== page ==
The discussion was with Jill Connell over at the Hay Group.  Jill is involved in organisational change, and many of the factors that influence successful change programs also affect technology adoption – in particular, the need to develop modified cultures that are aligned to a new organisational direction and a technological innovation respectively.  What is really of interest though is where these two processes intersect.  That is, organisational change prompted by technological innovation.

One of the most common forms of this is the introduction of enterprise resource planning systems into an organisation (for example, SAP).  For those that haven’t been through this process, engineering a successful transition involves a lot of process redesign and socialisation of the idea amongst the future users of the system.  Inevitably this type of change ends up annoying pretty much everyone in the short term, although in the long term it becomes hard to imagine an organisation without the new system.

What this highlights is that the development of culture can lag the development of innovations.  In an organisational setting, this involves altering formal and informal rules, behaviours and expectations about a system and what it can and should do for an organisation (as well as how).  In analyses of technological change at the level of entire economies, similar processes influence technology adoption and the transition from one type of technology to another.  In contrast to organisational change initiatives, this type of transition is harder to organise, as no one has the centralised decision making authority that a CEO has.  None the less, cultural change is often as critical to the success of a technology as it is to a shift in the operation of an organisation.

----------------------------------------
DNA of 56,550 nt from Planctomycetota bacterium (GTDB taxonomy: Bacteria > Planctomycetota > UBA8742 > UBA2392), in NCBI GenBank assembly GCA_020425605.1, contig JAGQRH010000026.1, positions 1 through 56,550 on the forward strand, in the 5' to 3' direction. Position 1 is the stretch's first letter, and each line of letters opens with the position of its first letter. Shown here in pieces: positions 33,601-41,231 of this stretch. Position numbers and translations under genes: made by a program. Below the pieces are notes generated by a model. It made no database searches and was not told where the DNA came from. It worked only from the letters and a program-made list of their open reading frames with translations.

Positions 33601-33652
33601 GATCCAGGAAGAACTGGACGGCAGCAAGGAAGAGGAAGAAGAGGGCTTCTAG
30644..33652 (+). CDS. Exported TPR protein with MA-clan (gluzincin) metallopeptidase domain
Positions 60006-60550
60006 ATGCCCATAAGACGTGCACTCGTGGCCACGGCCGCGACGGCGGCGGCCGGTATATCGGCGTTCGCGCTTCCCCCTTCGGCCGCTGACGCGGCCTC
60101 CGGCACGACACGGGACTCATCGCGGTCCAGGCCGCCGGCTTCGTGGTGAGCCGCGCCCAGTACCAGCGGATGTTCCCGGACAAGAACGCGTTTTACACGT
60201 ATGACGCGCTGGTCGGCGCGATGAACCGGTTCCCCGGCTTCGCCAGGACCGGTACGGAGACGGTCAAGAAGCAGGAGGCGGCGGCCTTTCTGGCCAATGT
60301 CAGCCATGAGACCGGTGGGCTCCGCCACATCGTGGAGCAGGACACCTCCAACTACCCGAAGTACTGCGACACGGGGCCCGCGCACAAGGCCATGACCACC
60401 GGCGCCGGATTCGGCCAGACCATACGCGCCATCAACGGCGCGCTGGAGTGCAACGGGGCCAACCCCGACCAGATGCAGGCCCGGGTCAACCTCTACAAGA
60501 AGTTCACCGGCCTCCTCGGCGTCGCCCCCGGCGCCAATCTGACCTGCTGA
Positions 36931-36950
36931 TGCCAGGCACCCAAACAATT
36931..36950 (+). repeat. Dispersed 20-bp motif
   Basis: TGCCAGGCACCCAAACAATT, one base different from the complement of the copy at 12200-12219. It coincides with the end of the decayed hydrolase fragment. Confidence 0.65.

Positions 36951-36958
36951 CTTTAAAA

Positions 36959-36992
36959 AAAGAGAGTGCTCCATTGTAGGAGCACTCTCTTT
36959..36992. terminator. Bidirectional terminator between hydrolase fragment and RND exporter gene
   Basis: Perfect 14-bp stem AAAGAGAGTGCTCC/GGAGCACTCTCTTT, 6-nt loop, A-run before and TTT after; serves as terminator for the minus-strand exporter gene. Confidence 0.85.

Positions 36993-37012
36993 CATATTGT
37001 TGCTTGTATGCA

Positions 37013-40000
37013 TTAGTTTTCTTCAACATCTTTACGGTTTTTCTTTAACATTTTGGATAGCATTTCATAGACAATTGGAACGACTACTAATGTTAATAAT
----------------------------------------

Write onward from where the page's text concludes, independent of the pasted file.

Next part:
You can take my favourite example of smart phones as an illustration of the point.  At an organisational level, transitioning to smart phones as a tool of trade would have been very difficult even five years ago, as general expectations about the role of smart phones in a business were still developing (perhaps with the exception of Blackberry phones and email as a service).  This idea is much easier for organisations to adopt now as the general culture around smart phones has evolved.  Similarly, the development of user expectations around smart phones was necessary for their widespread adoption.  After all, without a set of new expectations and user defined applications, the smart phone is just a phone and not really that smart.  The smarts come from users using the device, not the code or hardware resident in the handset.

The second thing that reminded me of this issue is a blog over at (see here).  In this article, Howard Finberg outlines eight tips for techno-evangelists.  In summary, these are;

  1. Understanding that technology is an ecological issue.
  2. A newsroom learns by example.
  3. The key issue in technology adoption isn’t hardware or even software or apps. It’s workflow.
  4. Techno-evangelism means finding a leader who will take risks, become a teacher, shoulder responsibility and be willing to go wandering in the “desert.”
  5. Looking at history can help you prepare for the future.
  6. No matter how much you try to be on the “cutting edge,” there always will be something newer and cheaper (or free) the day after the purchase order is signed.
  7. No matter how well you plan, the project will take six months longer.
  8. Computers, programs and apps crash. No matter how fast any of it works, no matter how nifty it all looks, technology is just machines, software and technology.

Summing those up, Howard is saying that technology is social in nature – it’s part of a larger social ecosystem; it requires learning as part of adoption; its defined by use, not by technology; past habits help define future ones; and it takes time to develop a suitable culture to support technological change.

If you’re in the business of driving cultural change, whether it’s induced by technological innovation or otherwise, it’s worth keeping some of these issues in mind.  And never underestimate the influence of culture in supporting or blocking organisation change and the adoption of new technologies.